Helga sympathized with him on that, and told him so. She'd never have a parent come willingly to a school function; if she wasn't up to win some big trophy, they didn't care at all, what with Miriam fast asleep half the time and Bob too busy yelling into his phone about the business. Parent teacher nights, school plays, field trips . . . not one thing did they come to or chaperone. Other kids had parents who baked cookies, helped them with their projects, and encouraged them. Helga's mother often forgot to pack her a lunch.

He told her how jealous he felt when he saw parents and their children happily playing together on swing sets or in the sandbox or at the ocean. Sure, he'd smile and be happy for the child that he or she had such loving parents, but part of him also hated the child for having something, for having an experience that he couldn't ever have. He'd laughed a little bitterly then, Arnold, him, hating someone? Was that even possible? Helga had told him that it was, after all, he was only human, and he'd admitted to it himself.

They'd talked on and on, about different experiences they'd had and how they'd really been affected, deep down where no one saw. Helga had suggested something to Arnold, after they'd landed on his blind desire to help anyone who asked. He'd said that he couldn't understand how he could be so . . . so naïve when a person he knew wasn't really going to change at all asked for his help with something that was clearly hopeless . . .

"Why can't I ever say no?" He'd said with frustration and he'd sighed.

"You may think this is total bull, Arnold, but I read this somewhere and maybe it'll make sense to you." She'd said and he'd looked up at her. "It said that people tend to do the things they do in response to their inner most feelings." He'd frowned a little. "Think about it, you're always trying to help people, but why?" She watched his frown deepen.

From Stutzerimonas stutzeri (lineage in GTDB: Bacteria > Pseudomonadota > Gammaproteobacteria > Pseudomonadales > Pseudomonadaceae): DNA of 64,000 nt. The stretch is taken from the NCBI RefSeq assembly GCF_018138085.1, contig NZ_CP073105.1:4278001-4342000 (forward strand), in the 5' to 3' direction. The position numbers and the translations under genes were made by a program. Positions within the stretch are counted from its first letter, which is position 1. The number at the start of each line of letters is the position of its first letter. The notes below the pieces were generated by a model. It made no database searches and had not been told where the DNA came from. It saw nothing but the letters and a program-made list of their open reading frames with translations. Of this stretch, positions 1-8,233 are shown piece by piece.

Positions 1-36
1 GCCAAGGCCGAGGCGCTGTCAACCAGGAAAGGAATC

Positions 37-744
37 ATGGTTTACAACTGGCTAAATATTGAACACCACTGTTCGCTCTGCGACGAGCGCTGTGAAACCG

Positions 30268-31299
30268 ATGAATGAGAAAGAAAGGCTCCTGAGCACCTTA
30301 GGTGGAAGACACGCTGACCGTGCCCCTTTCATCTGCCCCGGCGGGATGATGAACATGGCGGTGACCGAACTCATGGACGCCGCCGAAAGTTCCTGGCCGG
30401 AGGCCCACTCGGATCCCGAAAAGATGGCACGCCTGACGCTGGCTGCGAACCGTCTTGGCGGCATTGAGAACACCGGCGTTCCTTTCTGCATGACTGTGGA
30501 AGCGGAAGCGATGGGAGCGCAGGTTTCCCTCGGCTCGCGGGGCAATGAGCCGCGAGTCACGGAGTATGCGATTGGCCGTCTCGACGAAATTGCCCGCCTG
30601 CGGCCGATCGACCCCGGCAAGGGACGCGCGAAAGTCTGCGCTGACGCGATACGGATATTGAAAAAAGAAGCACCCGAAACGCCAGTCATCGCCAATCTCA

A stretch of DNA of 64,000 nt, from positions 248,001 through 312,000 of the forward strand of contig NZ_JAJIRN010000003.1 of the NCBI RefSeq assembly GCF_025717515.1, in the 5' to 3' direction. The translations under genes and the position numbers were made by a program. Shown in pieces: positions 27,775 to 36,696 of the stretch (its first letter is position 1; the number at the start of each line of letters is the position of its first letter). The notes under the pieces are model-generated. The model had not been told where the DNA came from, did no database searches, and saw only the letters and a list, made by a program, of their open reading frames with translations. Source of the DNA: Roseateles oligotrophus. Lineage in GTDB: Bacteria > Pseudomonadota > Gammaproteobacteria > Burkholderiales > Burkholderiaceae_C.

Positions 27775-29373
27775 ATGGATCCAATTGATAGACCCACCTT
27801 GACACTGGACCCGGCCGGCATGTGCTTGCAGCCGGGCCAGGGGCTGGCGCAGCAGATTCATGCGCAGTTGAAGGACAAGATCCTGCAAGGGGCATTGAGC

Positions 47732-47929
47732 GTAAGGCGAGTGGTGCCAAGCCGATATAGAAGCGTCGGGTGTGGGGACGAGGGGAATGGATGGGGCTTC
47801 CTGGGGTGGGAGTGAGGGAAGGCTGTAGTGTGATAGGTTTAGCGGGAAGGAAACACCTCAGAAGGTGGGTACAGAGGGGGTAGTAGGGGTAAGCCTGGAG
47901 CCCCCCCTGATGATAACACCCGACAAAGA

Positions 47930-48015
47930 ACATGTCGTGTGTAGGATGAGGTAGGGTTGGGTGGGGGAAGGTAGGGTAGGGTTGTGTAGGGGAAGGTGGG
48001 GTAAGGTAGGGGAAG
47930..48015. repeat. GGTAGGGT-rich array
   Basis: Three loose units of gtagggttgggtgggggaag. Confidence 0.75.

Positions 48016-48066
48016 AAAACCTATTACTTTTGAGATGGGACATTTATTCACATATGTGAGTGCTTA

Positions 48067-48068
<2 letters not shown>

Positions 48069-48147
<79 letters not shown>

"Because it makes them a better person? Because it makes them happy?" He'd said as he rubbed at the back of his neck.

"Exactly." She said and he blinked. "From everything you've said today, Arnold, you sound just as miserable and lonely as I am, but you simply hide it better than I do." He stared at her. "And how does this relate? Well, hear me out. If your innermost feelings are sad and depressed, then maybe every time you try and help someone out, perhaps you're trying to make yourself feel better." He blinked a second time. "Maybe you're trying to fill the void in yourself by trying to live through everyone else's happiness." He shook his head slowly.

"That's . . . that's way too deep for me." He'd said and he smiled a bit apologetically. "Forgive me, but you're right. It does sound like a bunch of bull." She grinned.

"Hey, I warned you, didn't I?"

Monday night had come quickly, as their conversations had made the whole day just fly by, and now it was Tuesday morning. Helga sighed slightly as she tore her gaze from a sleeping Arnold and stood, stretching and suppressing the yawn. Her eye caught a glimpse of the clock and she grimaced; it was only seven. Heaving a heavier sigh than before, she decided it would be best for her to get dressed and ready to go. Arnold's grandparents would be home soon, and she wanted to be packed so she wouldn't have to stay.

Sure, she wanted to stay, but for some reason she felt odd staying in the house once his grandparents where back. This was what saddened her; it was as though she was being tossed aside after all that had occurred. As she began to walk to the bathroom to change from her pajamas, she tried to shake the thought from her head. No one was tossing her out, she was the one making herself feel that way.

Eight rolled around, and Arnold was still fast asleep. By now Helga had everything in one neat little pile in the living room and was sitting in the kitchen with Abner, eating a small bowl of cereal. She finished it quickly, most of her mind never registering the corn flakes or the milk as she ate, and then washed her bowl without thinking. It had sort of become habit after all.

A few moments after she put her bowl back in the cupboard, she heard the front door open, and her heart sank. They were home.

"Hello there, Eleanor! How're you faring?" Gertie called as Helga walked out into the hall. She was carrying in one hand her suitcase, and the other arm was wrapped around Arnold's grandfather, who had a sullen pout on his face. Helga smiled a little as she took the suitcase from Gertie and accepted the hug from the older woman.

"I'm just fine." She said softly. "So is Arnold, but he's still sleeping." Gertie nodded.